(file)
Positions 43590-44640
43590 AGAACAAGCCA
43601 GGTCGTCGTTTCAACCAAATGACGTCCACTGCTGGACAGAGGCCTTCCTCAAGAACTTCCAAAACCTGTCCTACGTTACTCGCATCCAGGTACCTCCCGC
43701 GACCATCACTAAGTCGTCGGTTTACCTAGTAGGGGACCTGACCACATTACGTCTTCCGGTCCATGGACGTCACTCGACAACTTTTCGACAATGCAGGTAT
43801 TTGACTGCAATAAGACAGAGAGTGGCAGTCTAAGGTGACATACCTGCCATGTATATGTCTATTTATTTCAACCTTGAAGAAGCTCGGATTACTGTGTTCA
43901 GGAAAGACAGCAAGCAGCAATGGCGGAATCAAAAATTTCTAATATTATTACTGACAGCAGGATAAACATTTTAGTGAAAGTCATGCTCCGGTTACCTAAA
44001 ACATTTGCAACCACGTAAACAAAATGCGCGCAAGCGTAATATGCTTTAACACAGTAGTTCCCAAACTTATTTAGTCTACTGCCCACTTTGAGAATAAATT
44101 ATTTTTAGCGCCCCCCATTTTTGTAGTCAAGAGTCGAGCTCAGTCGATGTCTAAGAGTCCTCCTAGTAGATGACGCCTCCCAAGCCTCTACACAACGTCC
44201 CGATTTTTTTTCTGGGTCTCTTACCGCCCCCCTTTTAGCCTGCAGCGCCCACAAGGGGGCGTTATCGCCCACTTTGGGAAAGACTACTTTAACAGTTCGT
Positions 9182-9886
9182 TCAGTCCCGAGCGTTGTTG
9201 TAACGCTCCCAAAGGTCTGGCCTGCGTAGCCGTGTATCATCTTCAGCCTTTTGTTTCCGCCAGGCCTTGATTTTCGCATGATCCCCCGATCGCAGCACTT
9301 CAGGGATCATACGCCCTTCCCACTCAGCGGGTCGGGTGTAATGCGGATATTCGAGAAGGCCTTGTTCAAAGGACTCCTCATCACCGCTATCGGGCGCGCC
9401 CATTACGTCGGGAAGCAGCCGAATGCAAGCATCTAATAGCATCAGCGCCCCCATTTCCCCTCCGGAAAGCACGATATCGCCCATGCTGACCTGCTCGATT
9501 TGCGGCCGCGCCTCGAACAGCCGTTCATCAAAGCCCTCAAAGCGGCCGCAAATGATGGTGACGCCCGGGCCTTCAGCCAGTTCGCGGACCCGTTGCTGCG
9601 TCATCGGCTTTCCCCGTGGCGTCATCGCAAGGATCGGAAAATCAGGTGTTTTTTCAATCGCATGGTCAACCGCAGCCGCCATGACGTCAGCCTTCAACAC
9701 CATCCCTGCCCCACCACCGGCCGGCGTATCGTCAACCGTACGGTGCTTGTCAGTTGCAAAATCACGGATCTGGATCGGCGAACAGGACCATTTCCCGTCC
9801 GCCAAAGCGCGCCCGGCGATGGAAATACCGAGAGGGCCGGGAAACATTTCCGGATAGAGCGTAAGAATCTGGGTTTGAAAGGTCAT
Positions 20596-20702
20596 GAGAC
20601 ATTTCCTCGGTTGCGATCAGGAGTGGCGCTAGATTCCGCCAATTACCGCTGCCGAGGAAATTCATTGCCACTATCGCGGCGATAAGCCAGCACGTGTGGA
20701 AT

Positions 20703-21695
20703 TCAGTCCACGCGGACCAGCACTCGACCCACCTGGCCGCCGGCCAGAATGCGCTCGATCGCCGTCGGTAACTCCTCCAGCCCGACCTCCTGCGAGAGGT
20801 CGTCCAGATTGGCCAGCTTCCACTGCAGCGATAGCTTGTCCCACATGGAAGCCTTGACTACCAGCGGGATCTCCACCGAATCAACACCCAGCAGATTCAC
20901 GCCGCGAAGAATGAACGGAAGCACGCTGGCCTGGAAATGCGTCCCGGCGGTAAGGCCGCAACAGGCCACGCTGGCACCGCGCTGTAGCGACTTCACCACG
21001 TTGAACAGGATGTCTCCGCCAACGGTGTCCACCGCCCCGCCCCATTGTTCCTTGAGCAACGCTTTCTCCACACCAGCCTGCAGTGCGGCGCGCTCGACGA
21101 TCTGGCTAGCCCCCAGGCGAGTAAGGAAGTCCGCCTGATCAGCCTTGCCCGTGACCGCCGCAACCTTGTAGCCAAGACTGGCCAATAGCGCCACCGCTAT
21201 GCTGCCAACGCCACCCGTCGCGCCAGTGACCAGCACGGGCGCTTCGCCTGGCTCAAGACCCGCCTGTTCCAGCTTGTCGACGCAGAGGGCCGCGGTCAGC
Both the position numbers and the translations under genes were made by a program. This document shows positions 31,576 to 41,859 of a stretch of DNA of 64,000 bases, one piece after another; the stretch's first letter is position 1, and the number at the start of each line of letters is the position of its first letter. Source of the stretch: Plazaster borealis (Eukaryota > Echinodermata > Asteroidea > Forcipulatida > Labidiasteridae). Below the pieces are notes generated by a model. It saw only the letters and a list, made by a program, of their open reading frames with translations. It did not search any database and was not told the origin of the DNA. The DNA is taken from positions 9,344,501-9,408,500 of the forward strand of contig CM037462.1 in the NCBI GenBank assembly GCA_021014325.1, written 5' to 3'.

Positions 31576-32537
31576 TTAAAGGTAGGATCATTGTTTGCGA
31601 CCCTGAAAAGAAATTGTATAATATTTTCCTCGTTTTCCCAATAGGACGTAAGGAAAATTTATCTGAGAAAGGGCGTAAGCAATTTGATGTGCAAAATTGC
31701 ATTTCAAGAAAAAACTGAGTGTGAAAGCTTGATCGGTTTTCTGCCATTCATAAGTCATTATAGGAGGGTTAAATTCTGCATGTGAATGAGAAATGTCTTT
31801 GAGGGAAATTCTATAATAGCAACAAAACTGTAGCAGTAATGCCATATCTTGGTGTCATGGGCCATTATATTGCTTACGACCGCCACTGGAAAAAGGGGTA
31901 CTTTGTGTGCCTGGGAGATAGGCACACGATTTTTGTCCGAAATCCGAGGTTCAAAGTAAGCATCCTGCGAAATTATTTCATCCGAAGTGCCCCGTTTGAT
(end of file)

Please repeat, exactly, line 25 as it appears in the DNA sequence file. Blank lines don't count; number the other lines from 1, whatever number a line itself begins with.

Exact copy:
20801 CGTCCAGATTGGCCAGCTTCCACTGCAGCGATAGCTTGTCCCACATGGAAGCCTTGACTACCAGCGGGATCTCCACCGAATCAACACCCAGCAGATTCAC